Me: Isn't it possible that the THREE OTHER PEOPLE in your group might have found the answers? Are you aware that this is the ONE TIME I am giving you permission to copy someone else's work? How are you expecting to write a full essay out of ONE PIECE of information?
Student: WE HAVE TO WRITE AN ESSAY??????????]
When group time was up, I sent everybody back to his own desk to start organizing. In the organization section of the handout, I had explained four possible methods of organization and even wrote things like "This type of organization would be good if you chose the topics X, Y, or Z." I gave them the option of using graphic organizers (that I had provided) but did not require them to do so.
Then I wrote this on the board.
IF YOU HAVE A QUESTION
1. Read your paper.
2. Ask a neighbor (whisper)
3. Ask a neighbor (whisper)
4. Ask a neighbor (whisper)
5. Raise your hand and wait quietly.
I'm no dummy, so I READ THIS OUT LOUD to them, explained that the answers to their questions were more than likely answered in the handout, and expressed to them in no uncertain terms that I was the last resort, and if they had to ask me, it had better be a DARN GOOD QUESTION.
No sooner had I turned toward my desk than three students surrounded me and shouted in my face. Their comments relied largely on the thesis "I DON'T GET IT," with supporting details consisting of "What are we supposed to do?" and "Can you repeat what you just said?"
Through gritted teeth, I managed to squeak, "READ. THE. PAPER." before sending them all back to their desks. A few minutes later, I heard them, one after another, say, "Ohhhhhhhh," like they'd just discovered buried treasure.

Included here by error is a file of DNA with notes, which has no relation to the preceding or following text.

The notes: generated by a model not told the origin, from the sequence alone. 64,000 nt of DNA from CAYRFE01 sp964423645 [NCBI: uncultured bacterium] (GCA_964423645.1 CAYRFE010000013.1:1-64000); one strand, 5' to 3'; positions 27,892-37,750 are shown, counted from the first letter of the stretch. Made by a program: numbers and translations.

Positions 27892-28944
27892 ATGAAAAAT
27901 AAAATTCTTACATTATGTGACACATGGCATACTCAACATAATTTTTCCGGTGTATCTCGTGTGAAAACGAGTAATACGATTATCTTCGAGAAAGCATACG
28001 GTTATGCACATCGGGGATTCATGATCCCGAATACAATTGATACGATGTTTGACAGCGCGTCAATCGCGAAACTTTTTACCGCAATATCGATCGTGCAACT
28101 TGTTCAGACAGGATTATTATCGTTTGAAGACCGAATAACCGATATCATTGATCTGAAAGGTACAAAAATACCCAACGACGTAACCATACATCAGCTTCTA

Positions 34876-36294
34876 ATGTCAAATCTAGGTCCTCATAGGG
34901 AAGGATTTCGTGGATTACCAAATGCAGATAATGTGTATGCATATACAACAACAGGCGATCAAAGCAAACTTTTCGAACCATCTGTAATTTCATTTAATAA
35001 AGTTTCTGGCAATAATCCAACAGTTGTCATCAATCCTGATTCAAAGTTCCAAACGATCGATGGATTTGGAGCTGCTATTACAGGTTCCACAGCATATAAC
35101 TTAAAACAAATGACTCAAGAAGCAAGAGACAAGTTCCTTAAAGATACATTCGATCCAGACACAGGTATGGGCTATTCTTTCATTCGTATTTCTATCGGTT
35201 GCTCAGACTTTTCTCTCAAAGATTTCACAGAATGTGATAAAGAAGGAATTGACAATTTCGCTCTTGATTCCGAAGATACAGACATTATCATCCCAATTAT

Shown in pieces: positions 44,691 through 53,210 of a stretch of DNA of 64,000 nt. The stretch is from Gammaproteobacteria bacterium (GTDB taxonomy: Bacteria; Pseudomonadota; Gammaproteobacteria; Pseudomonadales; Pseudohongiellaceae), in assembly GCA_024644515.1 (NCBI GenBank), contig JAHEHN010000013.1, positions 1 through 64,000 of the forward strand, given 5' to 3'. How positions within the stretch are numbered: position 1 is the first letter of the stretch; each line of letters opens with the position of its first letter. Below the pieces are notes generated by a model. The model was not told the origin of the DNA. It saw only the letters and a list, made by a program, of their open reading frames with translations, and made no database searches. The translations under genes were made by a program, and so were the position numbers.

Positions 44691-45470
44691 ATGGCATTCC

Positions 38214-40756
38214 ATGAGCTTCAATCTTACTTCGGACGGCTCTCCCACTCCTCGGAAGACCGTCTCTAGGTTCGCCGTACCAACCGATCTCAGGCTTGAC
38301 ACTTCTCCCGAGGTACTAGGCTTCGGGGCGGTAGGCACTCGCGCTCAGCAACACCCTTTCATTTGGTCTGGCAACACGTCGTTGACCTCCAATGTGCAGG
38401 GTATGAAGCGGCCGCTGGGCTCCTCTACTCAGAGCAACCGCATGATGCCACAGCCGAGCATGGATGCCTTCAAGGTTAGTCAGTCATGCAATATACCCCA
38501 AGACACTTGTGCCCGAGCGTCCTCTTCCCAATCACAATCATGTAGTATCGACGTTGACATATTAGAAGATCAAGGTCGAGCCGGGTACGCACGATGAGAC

All my students didn't have that problem, of course. Some of them managed to read the first two paragraphs and organize their information before running up to me and saying, "Now what do I do?"
Me: Did you read your paper?
Student: Yeah, I already finished.
Me: Did you ask three other people what you're supposed to do?
Me: Who did you ask?
Student: [pause] X, Y, and Z.
Me: And what did they tell you?
Student: [pause] I don't remember.
Me: Did you write your paragraphs?
Student: WE HAVE TO WRITE PARAGRAPHS??????????
This brought us into the sticky business of WHAT DO YOU COUNT AS A PARAGRAPH. As I had addressed this in the handout, I merely pointed to the appropriate section.
Now I was attacked from all sides with other students who insisted they were finished, only to walk, dejected, back to their seats when I told them there was still more work to be done.
There were approximately two-and-a-half minutes of silence, a blessed, peaceful time when everybody in the entire class was working. Two-and-a-half! Longer than average! [Isn't this fun? It's so easy!]
With fifteen minutes left, I said, "You need to think about finishing up so you can get your neighbor to edit your paper for you."
Student A: WE HAVE TO EDIT OUR PAPER????????????????????
Student B: What if we don't have any mistakes? [Me: HA.]
Student C: What if we don't finish?
Student D: What if nobody else is finished so I can't get my paper edited?
All of these questions, mind you, had been answered in the handout.
When the call came for the first dismissal, I said, "Put your names on your papers and give them to me before you leave."
Students: WE HAVE TO TURN THESE IN???????????????????????
After collecting the papers, I sat down at my desk--first time all period!--exhausted. I began reading the first paper. It sucked. Hard. Spelling, grammatical, and factual errors everywhere. Editing notes: "Good job!" "Way to go!"
When I left school, I went straight to the liquor store.